Thinking outside the boundaries of a trial may help to bring about true social reform
Lawyers determined to change society are redefining the ways they think about their work, and using tools that go well beyond the traditional legal skills involved in litigation and statute interpretation.
“We have to think outside the boundaries of a trial about who our clients are and what we’re trying to achieve,” said Dan Abrahamson, Director of Legal Affairs for the Drug Policy Alliance in Berkeley. The Drug Policy Alliance promotes alternatives to the war on drugs.
Abrahamson cited the example of a group of public defenders and criminal-defense lawyers in Seattle who realized that achieving systemic change would require more than individual representation. “They realized that people arrested and prosecuted for drug crimes were disproportionately African-American, and that most were arrested in two zip code neighborhoods in Seattle,” he said.
“So they re-conceptualized their clients as an entire community rather than as individuals, and they developed a coalition to gather the data they needed to bring a class-action lawsuit to change police practices,” he continued. The attorneys worked in concert with graduate students to gather and analyze information about drug use, arrest rates and prosecution. The data they collected showed that although drug use was roughly equivalent across race and class, the police focused enforcement on poor African-American communities.
In addition to broadening their perspective, the lawyers also redefined their goal to encompass more than a victory in the courtroom. “They held public hearings in the community to present their evidence and to get community buy-in that the police had to be held accountable, and they published their results and used the press to educate the public,” said Abrahamson. “They also broadened their coalition to involve more stakeholders. They brought in the Washington State and King County Medical Associations to talk about the impact of the drug policy, and the Bar Association of Seattle took up the issue and began writing white papers that supported the need for reform.
“A simple court victory could have been fleeting without the community support to hold the police department accountable. Here the lawyers used litigation as a vehicle for community organizing that led to systemic change. They were able to take dispersed community frustration, channel it, and give it a productive outlet.”
Working in partnership
Working in partnership with community members to realize social reform has become a popular strategy among public interest lawyers. Eric Cohen, Executive Director of the Immigrant Legal Resource Center in San Francisco, has made training lay advocates a central part of his work to encourage immigrants to vote.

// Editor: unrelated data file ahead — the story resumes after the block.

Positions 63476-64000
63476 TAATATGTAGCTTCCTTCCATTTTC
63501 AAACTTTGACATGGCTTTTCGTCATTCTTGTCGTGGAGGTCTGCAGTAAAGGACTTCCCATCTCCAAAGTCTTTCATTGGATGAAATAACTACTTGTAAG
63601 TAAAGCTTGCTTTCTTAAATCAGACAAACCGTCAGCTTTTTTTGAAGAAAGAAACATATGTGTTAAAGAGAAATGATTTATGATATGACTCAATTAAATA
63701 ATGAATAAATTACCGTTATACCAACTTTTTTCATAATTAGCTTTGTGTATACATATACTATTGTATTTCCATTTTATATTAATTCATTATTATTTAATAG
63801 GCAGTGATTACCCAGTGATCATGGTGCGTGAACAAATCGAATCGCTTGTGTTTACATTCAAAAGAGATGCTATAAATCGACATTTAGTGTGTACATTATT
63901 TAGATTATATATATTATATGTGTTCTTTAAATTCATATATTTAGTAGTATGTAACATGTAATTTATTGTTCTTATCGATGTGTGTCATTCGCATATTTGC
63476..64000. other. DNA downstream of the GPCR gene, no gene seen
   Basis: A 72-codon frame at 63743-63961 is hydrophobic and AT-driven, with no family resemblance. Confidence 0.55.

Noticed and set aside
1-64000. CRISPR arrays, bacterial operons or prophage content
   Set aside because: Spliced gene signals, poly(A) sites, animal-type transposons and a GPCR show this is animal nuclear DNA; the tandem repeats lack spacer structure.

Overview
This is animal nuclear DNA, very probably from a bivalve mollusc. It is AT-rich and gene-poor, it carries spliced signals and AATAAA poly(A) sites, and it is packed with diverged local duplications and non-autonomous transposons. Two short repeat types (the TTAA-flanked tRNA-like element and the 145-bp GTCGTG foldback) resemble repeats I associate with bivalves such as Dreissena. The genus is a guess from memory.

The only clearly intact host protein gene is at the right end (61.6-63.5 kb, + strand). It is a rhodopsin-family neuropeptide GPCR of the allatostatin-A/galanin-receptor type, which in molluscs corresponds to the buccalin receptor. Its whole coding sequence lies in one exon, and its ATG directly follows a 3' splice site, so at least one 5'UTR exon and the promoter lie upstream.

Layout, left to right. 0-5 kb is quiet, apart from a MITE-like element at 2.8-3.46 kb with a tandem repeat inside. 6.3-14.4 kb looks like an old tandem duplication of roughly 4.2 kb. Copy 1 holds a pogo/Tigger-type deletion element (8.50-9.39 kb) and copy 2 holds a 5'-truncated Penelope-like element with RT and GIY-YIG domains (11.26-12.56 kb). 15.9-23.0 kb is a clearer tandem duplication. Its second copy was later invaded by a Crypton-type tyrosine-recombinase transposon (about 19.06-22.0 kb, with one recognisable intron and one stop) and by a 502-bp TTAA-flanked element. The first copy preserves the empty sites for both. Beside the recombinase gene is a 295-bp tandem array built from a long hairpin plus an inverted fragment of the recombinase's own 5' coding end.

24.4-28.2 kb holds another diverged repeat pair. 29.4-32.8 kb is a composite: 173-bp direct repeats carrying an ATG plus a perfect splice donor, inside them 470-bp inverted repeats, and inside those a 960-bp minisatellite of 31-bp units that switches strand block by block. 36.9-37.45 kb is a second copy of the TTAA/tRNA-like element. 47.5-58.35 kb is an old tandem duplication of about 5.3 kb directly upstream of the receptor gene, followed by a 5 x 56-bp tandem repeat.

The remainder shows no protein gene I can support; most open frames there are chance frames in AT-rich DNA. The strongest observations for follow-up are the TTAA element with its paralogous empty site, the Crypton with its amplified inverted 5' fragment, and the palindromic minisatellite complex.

“New citizens often come from countries where their vote didn’t count, or where voters were intimidated. We have an immigrant voting project in the Central Valley that involves community outreach and education to teach people that their votes matter – especially in rural areas, where elections are often won by small margins,” said Cohen. “We meet with community activists to train them to teach others about voting. We help them develop public speaking and outreach skills, and we give them flyers and DVDs they can use to persuade their colleagues and neighbors to register to vote.
“We conducted a training in Visalia for first-generation college students from farmworker families,” Cohen added. “Afterwards, they developed a public service announcement where each student completed a sentence that began with ‘I vote because…’ It was very effective – they were able to take our training and use it in new ways.”
Helping people create their own social change often requires a fundamental change in outlook from the way lawyers are trained. “Lawyers often work from the top down – they don’t define their community or work with it, they don’t take the time to assess needs,” said Cohen.
Cohen believes his focus on community empowerment is having a greater impact than would be possible through direct representation. “I may not be able to change peoples’ lives directly,” Cohen explained, “but if I can train 200 lay advocates in the Central Valley, and each one of them persuades 20 people to vote, they can elect someone to the school board who is responsive to their needs. Working collaboratively has proven effective not just in the community, but also in Cohen’s workplace at the Immigrant Legal Resource Center, where staff members work on teams and exercise more autonomy than is typically found in hierarchical law offices. “Decisions take longer and are more thoroughly discussed, but the result is worth it,” Cohen stated. “When people see how well collaborative decision-making works internally, they are more likely to practice it on the outside. Working this way produces less turnover, and that’s important because it takes several years to get good at this work.”